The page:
The District of Houston’s emergency response plan is under review.
The plan, first crafted in 2011 and revised in 2015, has to be reviewed at least once a year by the District’s emergency coordinator, who is the fire chief, and senior staffers ranging from the chief administrative officer to representatives from engineering and general administration.
“The review is conducted at a staff level and is based on past Emergency Operations Centre activations, ‘lessons learned’ from other communities, provincial guidelines and best practices in local emergency planning,” explained District chief administrative officer Gerald Pinchbeck.
Council members went through the document at a July 9 committee of the whole meeting.
District staffers also conducted an emergency preparedness tabletop exercise March 12, running through a wildfire evacuation scenario to further refine the response plan’s purpose.
“Staff are also reviewing recommendations received from this year’s emergency operations exercise and actioning those recommendations,” said Pinchbeck.
“Although there is little that can be done to fully prevent major events from occurring, there are strategies that may be initiated by first response agencies and District staff to coordinate response, protect life / assets, and to minimize operational downtime,” reads an introduction to the plan.
The plan covers everything from an aircraft crash, to a bomb threat, disease outbreak, earthquakes, evacuations, large fires, flooding, a hazardous material spill, major and extended power outages, railway derailments, severe weather and wildland urban interface fires.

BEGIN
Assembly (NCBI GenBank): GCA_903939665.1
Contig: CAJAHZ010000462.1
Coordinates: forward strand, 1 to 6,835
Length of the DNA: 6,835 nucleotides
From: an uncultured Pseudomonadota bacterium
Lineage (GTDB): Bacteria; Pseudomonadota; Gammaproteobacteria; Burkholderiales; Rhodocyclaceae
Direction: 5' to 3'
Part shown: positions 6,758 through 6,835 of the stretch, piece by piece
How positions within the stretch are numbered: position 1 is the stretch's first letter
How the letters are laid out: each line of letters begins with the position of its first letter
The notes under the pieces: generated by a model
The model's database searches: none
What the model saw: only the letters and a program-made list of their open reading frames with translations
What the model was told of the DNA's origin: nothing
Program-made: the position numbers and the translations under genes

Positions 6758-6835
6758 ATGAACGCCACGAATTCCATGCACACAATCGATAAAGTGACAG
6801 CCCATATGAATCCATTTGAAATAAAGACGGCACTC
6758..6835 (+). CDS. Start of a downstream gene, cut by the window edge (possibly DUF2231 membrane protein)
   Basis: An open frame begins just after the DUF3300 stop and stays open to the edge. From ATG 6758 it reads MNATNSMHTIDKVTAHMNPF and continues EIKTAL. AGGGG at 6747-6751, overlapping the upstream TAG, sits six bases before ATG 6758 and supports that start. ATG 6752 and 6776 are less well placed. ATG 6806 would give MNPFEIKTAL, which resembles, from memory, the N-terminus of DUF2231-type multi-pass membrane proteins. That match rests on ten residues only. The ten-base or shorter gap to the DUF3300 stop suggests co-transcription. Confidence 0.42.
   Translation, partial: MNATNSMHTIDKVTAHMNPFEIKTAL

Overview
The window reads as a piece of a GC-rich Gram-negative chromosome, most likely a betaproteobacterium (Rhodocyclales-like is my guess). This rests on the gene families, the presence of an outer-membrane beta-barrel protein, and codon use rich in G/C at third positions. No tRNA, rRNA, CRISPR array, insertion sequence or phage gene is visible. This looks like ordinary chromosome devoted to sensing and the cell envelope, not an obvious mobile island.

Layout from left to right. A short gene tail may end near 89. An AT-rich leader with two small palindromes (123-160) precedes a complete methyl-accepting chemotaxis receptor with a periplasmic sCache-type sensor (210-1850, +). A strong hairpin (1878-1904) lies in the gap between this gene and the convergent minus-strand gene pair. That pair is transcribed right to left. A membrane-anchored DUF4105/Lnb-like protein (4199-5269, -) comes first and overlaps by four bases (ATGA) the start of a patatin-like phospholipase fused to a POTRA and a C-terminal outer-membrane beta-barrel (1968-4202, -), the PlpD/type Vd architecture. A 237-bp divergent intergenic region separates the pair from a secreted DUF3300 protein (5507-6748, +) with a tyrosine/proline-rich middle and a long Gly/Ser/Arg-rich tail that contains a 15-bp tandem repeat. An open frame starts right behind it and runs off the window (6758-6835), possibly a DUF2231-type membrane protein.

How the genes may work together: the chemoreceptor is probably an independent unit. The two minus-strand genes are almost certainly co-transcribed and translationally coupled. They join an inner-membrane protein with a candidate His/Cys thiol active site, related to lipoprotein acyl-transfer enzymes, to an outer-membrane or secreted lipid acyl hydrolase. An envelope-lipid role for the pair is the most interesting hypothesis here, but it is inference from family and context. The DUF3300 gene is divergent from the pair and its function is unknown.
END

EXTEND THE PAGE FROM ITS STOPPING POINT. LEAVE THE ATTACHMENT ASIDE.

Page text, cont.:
Key to the District’s reaction to any emergency is the establishment of an emergency operations centre followed by establishing lines of communication with provincial authorities as needed.
As much as the plan provides response guidelines, it also addresses the effects on personnel.
“Prior to deactivating site and emergency operations centre response to a critical event it is important to ensure everyone is aware that it is normal to feel affected by the incident and it is very helpful to discuss their feelings and experiences with a trusted colleague, friend or family member,” the plan states.
“If the effects are extreme or long-lasting (more than 3-4 weeks), consideration should be given to seeking additional psychological help.”
In the section regarding a train derailment, the plan focuses on the safety of first responders, indicating they should take a defensive role until the train cargo is determined to be of a “manageable risk”.
“Determining the risk of hazmat exposure is a priority, identification of product and potential for risk to local population is a priority,” the plan states.
Pinchbeck said council members spoke at length about the plan contents relating to rail safety.
Rail traffic has grown along the CN line in the past few years through the development of port facilities at Prince Rupert.
And this year, propane exports have started, increasing the amount of rail traffic in this area.